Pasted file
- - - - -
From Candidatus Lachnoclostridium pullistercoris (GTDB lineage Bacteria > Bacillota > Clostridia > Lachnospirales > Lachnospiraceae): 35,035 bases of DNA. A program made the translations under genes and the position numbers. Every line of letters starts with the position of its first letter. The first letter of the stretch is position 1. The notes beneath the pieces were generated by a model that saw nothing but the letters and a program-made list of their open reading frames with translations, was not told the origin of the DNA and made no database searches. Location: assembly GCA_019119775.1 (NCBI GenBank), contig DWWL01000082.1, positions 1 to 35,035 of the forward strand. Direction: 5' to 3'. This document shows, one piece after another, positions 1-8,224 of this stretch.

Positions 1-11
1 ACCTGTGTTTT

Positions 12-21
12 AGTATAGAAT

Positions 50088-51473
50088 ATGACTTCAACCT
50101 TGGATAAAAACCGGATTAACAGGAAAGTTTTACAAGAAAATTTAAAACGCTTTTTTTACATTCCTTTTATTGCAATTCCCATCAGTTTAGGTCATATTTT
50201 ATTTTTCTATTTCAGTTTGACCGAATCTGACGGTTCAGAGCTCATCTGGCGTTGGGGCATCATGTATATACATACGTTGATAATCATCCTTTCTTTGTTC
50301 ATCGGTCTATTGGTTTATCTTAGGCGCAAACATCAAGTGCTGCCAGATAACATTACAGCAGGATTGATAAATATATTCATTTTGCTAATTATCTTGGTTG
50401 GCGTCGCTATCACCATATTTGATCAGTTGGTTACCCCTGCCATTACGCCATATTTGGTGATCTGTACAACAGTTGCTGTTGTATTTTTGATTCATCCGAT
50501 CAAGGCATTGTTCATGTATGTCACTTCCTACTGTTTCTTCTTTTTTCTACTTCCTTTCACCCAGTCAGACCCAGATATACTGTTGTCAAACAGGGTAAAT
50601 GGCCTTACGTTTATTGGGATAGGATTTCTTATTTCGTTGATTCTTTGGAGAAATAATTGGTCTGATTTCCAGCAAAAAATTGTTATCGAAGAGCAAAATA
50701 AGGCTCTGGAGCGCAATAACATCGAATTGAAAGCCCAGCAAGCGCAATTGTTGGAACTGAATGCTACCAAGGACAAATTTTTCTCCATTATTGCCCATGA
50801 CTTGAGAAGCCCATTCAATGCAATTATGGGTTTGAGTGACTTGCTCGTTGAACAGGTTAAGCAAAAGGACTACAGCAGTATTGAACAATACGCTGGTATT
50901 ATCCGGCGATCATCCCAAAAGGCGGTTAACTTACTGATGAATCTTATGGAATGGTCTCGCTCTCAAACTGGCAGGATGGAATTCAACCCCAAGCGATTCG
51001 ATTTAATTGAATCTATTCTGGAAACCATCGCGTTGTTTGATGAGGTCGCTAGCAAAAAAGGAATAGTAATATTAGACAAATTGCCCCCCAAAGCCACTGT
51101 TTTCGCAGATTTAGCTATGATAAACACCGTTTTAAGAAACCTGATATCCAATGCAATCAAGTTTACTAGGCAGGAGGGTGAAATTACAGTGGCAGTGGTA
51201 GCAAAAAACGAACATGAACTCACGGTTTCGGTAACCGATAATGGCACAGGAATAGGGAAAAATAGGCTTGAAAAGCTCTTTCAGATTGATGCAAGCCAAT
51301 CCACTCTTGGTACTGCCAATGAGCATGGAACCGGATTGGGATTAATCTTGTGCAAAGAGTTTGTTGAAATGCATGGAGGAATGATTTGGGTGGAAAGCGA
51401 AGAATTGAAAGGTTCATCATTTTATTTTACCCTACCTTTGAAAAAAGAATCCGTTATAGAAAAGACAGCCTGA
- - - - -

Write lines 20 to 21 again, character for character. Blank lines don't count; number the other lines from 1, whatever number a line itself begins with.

51301 CCACTCTTGGTACTGCCAATGAGCATGGAACCGGATTGGGATTAATCTTGTGCAAAGAGTTTGTTGAAATGCATGGAGGAATGATTTGGGTGGAAAGCGA
51401 AGAATTGAAAGGTTCATCATTTTATTTTACCCTACCTTTGAAAAAAGAATCCGTTATAGAAAAGACAGCCTGA